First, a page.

Original Post found at: http://www.killtheflashover.com/fire-behavior.html?m
One of the most challenging aspects of learning fire behavior tactical applications is the tremendous amount of variables (unknowns) to consider. The above example for discussion doesn’t do this justice, yet the example above is many times more explicit that the normal descriptions we use to start our tactical discussions.
I often start my discussion by scoping the fire into these four areas:
3. Insulate / Isolate
5. Favorably influence the situation
6. Restore the Environment
Some training models like Brunanci’s Blue Card define and teach the scenarios extremely well, offering less variance in choosing the best tactic for the risk presented to the fire officer. Although even this system is anecdotal in many respects as to the crew leader / officer at the point of accessing the IDLH environment focusing appropriately on the strategic and tactical command portion need.
It may be of benefit to the service to reach a few very detailed standard examples to best illustrate and convey the critical variables and their tactical interventions to achieve a safe and standard outcome, both for our crews and the customer.
Fire tactical choices are, as many mandates, are often best chosen by the more experiential decision makers. Even this statement suffers from the differences in the firefighter’s home harm prevention system/s and resourcing at the response time. Lucky choices don’t necessarily need to be taught or the last decades’ set of successful choices are not always the next set needing to be taught. Our service has built a set of fire science statements (became operating principles) that some are proving to be myths or even worst fairy tales. So, every person with a set of slides doesn’t necessarily need to be at the front sharing information. Our fire slogans do not explain the science.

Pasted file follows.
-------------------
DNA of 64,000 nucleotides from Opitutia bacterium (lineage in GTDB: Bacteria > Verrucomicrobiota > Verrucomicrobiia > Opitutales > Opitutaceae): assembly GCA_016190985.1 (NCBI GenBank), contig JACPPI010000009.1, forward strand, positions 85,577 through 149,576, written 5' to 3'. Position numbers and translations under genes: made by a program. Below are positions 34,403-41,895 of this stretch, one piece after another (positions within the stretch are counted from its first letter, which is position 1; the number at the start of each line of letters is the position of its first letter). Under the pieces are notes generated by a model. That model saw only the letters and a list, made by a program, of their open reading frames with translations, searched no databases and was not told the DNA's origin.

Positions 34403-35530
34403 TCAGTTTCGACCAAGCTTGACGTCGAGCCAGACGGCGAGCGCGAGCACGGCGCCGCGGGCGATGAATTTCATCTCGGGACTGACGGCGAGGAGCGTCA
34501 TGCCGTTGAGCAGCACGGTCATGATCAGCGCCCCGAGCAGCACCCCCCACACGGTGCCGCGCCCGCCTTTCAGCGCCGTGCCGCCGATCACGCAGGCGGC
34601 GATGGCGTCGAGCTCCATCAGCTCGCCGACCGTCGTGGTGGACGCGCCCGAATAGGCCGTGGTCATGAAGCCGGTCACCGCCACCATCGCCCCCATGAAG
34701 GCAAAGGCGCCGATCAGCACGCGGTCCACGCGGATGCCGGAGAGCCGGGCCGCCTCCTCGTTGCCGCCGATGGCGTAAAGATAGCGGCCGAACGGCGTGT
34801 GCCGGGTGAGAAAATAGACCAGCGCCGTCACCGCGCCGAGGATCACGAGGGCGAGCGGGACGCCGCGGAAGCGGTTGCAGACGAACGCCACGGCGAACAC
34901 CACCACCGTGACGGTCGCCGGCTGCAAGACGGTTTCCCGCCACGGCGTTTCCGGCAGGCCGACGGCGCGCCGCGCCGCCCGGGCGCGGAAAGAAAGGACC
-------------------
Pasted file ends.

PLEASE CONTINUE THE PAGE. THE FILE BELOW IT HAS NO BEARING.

We may also need to create a new set of literature called current fire science theories. The print and internet media often encourages readers (sometimes the readers do it without encouragement) to accept theory as fact and often universally applicable. So I am an advocate for a set of literature called the National Set of Fire Science Notions (NSFSN) :).
If any revelation for fire tactics has emerged for me in the last 5 years of testing is that “it sure doesn’t work exactly like I thought”!